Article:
Grotesque Anatomy
Wednesday, November 19, 2003
  Manga Musings
The Pulse has an interview up with Tim Ervin-Gore about Dark Horse's manga line.  He talks about which manga titles have exceeded expectations, and which series aren't doing so well.  He also states "I don't think manga sales have reached the apex yet. I still perceive an expanding audience due to more anime hitting television, and the ever-widening television experience."  He does acknowledge that "the market is fickle" and things could change unexpectedly, but he sounds optimistic overall.

When asked "How do you decide NOW which titles to introduce to Western audiences?", Ervin-Gore offers this humorous response:
First we consult the Hagakure, and then the I-Ching. After this is a period of meditation, concentrating on the image of a salivating otaku, and eventually, it drives us nuts and we can't sleep for days. Of course, not sleeping for days and still having to work, we're driven to drink lots of tea, the leaves of which tell us, in a state of insanity, which books we should nab. Of course, at that point, we're speaking in tongues and we have to call down our Tibetan translator, who is only paid in blocks of ghee and gold bullion. Sometimes these elements are hard to come by, so it's not uncommon for other companies to swoop down and negotiate contracts out from under us. I think it's time to rethink the transcendental method, really.
I think this is similar to Grant Morrison's answer to the question, "Where do you get your ideas?"  (Ervin-Gore seems to become increasingly irritated with The Pulse's questions as the interview goes on, which makes for some interesting replies.  Go read.)

Johnny Bacardi wonders what's up with the name "Shonen Jump"?  James Moar beats me to the punch in the comments thread, explaining that, short answer, that's just what the mag was called in Japan; longer answer, Japanese mags like goofy-sounded titles with one English word in it (e.g., Shonen Champion, Shonen Ace and Shonen Captain).  As for Johnny's bigger issue--why the heck is manga so popular and why doesn't he get it?--Dirk Deppey offers the start of a reply, but I'd like to suggest that Johnny has framed the matter wrong.  Manga isn't all "transformer-style robots, samurai warriors, teenage soap operas, big hyperexaggerated gladiatorial arena-fight style sagas, sometimes all at once"--heck, I don't think Shonen Jump had any "transformer-style robots" in its first twelve issues.  As Shawn Fumo proclaims tirelessly, manga is all about diversity.  We might not see all that diversity reflected in the translated manga that's made it over here so far, but even looking at the smaller pool of translated manga, there's still an amazing amount of diversity in genres.  Just look at the three manga I reviewed a couple days ago:  Bawdy comic strip humor (Crayon Shinchan); action/horror (Island); political crime thriller (Sanctuary).  If you want "transformer-style robots" and the rest, I'm sure you can find it.  But don't let those subjects blind you to everything else manga has to offer.  To do so would be equivalent to someone looking at all the superhero comics dominating a typical comics store and ignoring evidence that Fantagraphics exists.  If you're looking for recommendations, I'd suggest starting with Uzumaki (horror) or Akira (sci-fi action).  Both of these are durn-near masterpieces, and they have the added benefit of being "flipped" (they read in the familiar Western left-to-right format).  If these don't sound up your alley, let me know what your reading tastes are and I'll try to think of something more fitting.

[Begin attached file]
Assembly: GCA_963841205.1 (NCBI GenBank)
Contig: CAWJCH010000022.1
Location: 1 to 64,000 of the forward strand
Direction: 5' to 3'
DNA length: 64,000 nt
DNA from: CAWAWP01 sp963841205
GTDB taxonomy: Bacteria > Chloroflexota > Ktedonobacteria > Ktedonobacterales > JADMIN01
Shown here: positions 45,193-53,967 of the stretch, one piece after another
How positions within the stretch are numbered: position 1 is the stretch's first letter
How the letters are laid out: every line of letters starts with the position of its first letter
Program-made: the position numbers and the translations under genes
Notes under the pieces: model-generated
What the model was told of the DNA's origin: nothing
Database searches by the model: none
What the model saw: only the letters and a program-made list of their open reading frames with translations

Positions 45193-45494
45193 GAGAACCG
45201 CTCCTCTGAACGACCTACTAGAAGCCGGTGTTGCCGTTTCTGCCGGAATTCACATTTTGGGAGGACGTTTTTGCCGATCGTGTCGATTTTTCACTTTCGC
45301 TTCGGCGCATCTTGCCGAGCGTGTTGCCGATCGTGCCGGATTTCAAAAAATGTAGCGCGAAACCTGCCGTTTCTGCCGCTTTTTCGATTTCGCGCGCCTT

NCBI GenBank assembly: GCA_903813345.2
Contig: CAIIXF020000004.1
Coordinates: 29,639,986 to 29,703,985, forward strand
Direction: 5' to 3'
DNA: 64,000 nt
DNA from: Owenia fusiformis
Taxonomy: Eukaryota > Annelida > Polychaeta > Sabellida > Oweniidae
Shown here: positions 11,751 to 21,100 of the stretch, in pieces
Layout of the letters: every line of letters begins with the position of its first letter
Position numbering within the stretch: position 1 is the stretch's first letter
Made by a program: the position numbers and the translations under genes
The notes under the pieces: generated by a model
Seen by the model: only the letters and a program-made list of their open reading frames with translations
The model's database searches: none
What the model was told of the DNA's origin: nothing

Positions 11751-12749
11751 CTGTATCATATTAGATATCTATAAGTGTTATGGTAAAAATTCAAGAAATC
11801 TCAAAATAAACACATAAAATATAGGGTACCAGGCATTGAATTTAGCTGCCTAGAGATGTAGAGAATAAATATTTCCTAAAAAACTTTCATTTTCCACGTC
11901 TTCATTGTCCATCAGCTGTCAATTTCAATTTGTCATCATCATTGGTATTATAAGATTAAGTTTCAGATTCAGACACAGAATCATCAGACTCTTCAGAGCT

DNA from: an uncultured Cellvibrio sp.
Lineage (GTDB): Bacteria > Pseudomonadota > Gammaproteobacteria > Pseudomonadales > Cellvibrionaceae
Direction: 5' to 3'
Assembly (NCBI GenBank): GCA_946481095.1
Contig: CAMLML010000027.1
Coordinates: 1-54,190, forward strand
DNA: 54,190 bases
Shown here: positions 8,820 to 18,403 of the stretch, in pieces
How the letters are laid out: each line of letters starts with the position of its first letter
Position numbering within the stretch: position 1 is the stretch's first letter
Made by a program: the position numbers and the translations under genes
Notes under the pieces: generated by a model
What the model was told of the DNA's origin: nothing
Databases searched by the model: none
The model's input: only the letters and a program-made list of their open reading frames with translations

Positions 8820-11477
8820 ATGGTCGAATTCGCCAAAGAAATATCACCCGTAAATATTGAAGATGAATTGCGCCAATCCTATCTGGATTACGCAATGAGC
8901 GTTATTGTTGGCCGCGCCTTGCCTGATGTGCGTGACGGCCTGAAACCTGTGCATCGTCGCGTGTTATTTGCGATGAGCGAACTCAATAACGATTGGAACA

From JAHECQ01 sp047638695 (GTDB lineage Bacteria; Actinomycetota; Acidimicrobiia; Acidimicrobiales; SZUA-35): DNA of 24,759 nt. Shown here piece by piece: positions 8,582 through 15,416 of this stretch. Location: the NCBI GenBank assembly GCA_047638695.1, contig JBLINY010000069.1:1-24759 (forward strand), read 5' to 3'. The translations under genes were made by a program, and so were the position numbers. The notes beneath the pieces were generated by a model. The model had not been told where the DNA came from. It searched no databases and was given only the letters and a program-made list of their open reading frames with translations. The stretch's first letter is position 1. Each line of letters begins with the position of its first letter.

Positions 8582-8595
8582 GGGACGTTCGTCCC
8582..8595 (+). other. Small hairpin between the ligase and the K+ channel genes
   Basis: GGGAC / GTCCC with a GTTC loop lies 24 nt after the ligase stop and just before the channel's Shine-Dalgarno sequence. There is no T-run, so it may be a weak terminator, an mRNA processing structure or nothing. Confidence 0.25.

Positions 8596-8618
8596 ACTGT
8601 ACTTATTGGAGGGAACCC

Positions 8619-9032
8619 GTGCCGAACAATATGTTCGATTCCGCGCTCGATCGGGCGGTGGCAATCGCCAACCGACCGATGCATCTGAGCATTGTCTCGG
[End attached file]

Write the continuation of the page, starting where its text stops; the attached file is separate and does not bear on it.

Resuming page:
Speaking of recommendations, yesterday I wondered what would be a good shoujo manga to start with.  Several people have offered suggestions in the comments thread, and Kiril Jones was even kind enough to include some links to reviews over at  I'm reproducing the links below in case anyone else is interested in learning about shoujo manga:
Other shoujo manga recommended were: Fushigi Yugi, Magic Knights Rayearth, Kare Kano, and Kodocha.  I'll probably research these a bit and then pick up whichever one sounds most appealing.  If I were going strictly by title, I'd probably get Please Save My Earth --it just sounds goofy, yet so polite.  Thanks to everyone for their recommendations.

UPDATE:  Kiril has also provided a helpful link listing all the manga reviews in AnimeOnDVD's manga forum:  Manga Review Thread Index.

UPDATE II:  Shaenon, who used to work for Viz, reveals that other names were bandied about for the American version of Shonen Jump, including the "blander" Manga Tsunami.  Hmm...Shaenon's right that it does sound bland.  But why does it seem so familiar?
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